Politics

Non-Malay PM is a lawful appointment but highly unlikely

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Zaidi Azmi
Written by Zaidi Azmi

KUALA LUMPUR – March 3, 2017: While the Malaysian constitution does not stipulate that the prime minister must be of a certain religion or race, by convention it is highly that this person will be a non-Malay or a non-Muslim.

Or to stretch it further, highly unlikely that it will be a woman or someone not from west Malaysia.

This the opinion of every legal expert spoken to today in response to a remark by former deputy PM and now president of the opposition Pribumi Bersatu Tan Sri Muhyiddin Yassin.

At an event in Malacca two days ago Muhyiddin was reported to have said this: “They (Umno) say that if the opposition wins (the next general election), then they will appoint a DAP Chinese to be the PM. So… so what?”

Constitutional law lecturer Professor Shad Saleem Faruqi agrees that Muhyiddin was not wrong.

“There is no provision in the federal Constitution that stipulates that the PM must be a Malay or Muslim or west Malaysian or a male. But the issue is one of political realities, not of law,” he texted.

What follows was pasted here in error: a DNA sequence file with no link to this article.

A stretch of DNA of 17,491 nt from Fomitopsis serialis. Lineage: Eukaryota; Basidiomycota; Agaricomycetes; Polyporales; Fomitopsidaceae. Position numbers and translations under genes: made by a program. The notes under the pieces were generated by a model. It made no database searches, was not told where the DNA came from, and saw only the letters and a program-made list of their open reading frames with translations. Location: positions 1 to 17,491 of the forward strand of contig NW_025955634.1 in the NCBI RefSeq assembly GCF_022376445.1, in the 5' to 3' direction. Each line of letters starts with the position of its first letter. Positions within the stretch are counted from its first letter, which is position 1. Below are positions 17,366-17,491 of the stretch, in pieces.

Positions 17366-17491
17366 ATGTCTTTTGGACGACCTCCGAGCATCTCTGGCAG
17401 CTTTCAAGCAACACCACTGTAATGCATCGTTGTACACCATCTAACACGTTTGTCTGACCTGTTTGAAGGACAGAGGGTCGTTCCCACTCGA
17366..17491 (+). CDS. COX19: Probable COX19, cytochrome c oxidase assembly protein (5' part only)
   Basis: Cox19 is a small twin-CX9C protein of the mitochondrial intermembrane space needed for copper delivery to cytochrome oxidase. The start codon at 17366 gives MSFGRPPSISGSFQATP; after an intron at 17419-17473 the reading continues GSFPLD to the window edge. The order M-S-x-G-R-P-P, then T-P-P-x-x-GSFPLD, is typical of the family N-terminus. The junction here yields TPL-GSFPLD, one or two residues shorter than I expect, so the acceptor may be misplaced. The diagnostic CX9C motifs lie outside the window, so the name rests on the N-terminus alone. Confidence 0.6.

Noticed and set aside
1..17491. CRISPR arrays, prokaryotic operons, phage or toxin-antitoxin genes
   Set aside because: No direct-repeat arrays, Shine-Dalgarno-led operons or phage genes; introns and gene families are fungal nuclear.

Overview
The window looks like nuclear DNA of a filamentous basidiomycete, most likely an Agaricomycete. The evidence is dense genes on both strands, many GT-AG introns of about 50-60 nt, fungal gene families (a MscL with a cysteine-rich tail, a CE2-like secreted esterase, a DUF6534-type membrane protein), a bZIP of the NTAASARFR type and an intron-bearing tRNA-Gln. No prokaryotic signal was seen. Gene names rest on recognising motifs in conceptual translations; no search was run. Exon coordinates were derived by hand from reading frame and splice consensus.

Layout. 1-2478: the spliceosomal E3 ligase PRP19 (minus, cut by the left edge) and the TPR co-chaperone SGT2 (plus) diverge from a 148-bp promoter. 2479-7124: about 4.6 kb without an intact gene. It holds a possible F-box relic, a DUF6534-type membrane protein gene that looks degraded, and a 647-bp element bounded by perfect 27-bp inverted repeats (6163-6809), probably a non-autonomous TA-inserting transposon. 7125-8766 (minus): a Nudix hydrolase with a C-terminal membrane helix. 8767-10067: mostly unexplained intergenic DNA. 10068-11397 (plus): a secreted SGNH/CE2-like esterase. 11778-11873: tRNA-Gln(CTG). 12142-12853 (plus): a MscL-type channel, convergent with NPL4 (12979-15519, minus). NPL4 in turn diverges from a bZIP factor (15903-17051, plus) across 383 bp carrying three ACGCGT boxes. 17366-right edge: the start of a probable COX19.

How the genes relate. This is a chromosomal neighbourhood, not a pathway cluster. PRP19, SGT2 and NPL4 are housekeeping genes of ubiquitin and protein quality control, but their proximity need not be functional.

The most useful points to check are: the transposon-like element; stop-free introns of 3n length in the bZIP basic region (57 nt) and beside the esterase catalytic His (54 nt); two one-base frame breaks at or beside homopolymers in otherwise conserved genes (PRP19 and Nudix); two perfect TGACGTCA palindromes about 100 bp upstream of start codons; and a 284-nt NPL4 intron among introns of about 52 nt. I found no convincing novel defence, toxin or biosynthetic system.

Lawyer Aidil Khalid says that in all intents and purposes, the PM must be of Malay Muslim descent as it has been the convention since independence in 1957.

He further argues that the PM, at least for now, will always be a Malay Muslim as Article 43(2)(a) of the Constitution states that the king must appoint a member of parliament that commands the confidence of the majority of MPs.

According to last year’s information from the Department of Statistics,  the Malays, who are the largest ethnic group along with others categorised as Bumiputera, made up 68.6 per cent the country’s 31.7 million people.

The second largest were the Chinese at 23.4 per cent, followed by Indians (seven per cent) and others (one per cent).

Aidil and another lawyer Zaki Azmi are of the opinion that it would be unproductive to appoint someone who may not thoroughly understand the sentiments and beliefs of the majority.

“He’s (Muhyiddin) just playing to the gallery,” said Zaki, “It is constitutionally possible but let’s be real. Birds of the same feathers flock together. The Malays who are the majority would prefer the PM to be one of them.”

 

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About the author

Zaidi Azmi

Zaidi Azmi

Despite becoming The MOLE's journalist in 2014, he still has a hard time traversing the city. If he is not lost, this northern kampung boy can be found struggling to make some sense out of the Malaysian political sphere.